Repository of Research and Investigative Information

Repository of Research and Investigative Information

Kurdistan University of Medical Sciences

Global, regional, and national incidence, prevalence, and years lived with disability for 301 acute and chronic diseases and injuries in 188 countries, 1990-2013: A systematic analysis for the Global Burden of Disease Study 2013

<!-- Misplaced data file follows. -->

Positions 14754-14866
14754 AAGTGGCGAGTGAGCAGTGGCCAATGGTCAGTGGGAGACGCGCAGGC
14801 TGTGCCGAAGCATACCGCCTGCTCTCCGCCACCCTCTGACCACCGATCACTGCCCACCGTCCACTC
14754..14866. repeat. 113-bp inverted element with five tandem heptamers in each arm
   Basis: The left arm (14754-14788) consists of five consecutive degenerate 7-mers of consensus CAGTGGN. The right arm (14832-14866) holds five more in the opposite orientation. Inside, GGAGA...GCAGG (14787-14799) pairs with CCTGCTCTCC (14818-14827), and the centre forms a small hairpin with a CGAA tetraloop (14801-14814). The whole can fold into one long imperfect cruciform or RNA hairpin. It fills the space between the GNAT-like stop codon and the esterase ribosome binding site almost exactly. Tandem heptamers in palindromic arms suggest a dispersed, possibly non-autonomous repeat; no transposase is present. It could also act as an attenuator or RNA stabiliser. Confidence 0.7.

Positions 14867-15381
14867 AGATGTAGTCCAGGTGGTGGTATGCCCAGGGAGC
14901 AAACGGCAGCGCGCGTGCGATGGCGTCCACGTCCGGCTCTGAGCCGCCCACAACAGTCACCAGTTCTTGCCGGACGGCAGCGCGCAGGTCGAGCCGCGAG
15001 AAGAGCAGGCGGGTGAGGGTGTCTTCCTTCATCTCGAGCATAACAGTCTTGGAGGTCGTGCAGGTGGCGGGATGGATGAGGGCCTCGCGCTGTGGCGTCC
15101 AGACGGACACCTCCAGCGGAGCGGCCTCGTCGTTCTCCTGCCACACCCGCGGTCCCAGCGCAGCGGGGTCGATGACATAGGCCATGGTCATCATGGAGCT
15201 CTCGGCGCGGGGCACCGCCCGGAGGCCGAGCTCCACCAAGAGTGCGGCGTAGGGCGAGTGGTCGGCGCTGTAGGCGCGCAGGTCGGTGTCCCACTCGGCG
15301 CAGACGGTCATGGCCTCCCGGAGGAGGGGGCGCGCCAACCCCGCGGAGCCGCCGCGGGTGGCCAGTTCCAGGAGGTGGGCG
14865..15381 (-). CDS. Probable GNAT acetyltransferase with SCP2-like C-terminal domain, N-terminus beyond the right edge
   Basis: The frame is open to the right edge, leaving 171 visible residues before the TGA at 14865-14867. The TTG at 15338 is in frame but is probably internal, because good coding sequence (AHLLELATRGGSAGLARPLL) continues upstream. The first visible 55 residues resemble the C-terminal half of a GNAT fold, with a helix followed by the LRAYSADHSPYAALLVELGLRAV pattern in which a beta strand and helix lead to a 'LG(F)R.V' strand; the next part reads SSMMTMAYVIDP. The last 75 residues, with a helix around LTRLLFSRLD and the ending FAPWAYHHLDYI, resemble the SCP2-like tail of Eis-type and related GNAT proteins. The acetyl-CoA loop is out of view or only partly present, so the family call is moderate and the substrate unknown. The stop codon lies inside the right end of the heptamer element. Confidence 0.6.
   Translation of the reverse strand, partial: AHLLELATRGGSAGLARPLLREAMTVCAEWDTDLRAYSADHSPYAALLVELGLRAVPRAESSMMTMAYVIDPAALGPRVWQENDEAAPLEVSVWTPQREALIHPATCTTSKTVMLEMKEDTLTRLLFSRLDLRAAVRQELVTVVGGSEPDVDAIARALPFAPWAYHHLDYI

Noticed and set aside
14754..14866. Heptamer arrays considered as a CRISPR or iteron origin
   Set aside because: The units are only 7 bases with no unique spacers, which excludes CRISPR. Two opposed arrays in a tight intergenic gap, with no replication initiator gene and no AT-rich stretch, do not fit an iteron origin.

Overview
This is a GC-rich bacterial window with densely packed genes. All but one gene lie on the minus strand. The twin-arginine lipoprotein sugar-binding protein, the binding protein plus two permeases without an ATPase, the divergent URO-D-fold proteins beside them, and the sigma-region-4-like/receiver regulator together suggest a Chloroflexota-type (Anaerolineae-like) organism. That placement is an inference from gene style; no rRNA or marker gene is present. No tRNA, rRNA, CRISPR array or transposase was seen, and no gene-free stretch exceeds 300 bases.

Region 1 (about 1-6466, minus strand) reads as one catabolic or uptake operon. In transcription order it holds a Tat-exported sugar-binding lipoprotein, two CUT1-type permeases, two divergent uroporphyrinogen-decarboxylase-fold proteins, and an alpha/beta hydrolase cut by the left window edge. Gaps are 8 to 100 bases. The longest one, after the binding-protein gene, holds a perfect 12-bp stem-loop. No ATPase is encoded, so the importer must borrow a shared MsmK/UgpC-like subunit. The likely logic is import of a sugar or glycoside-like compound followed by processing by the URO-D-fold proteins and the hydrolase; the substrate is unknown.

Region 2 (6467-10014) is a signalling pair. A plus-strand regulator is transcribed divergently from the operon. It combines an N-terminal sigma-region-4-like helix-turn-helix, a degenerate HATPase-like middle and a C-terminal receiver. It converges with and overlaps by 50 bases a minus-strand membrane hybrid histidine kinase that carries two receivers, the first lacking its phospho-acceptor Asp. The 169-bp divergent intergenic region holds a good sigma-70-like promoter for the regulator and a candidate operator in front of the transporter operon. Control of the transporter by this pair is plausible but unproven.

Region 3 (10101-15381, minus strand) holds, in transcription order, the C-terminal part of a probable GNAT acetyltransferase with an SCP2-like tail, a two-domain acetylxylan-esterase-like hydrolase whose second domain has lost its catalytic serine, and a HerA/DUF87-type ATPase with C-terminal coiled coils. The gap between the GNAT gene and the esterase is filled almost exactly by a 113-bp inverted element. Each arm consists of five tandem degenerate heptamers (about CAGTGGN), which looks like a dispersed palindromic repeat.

(2015) Global, regional, and national incidence, prevalence, and years lived with disability for 301 acute and chronic diseases and injuries in 188 countries, 1990-2013: A systematic analysis for the Global Burden of Disease Study 2013. The Lancet.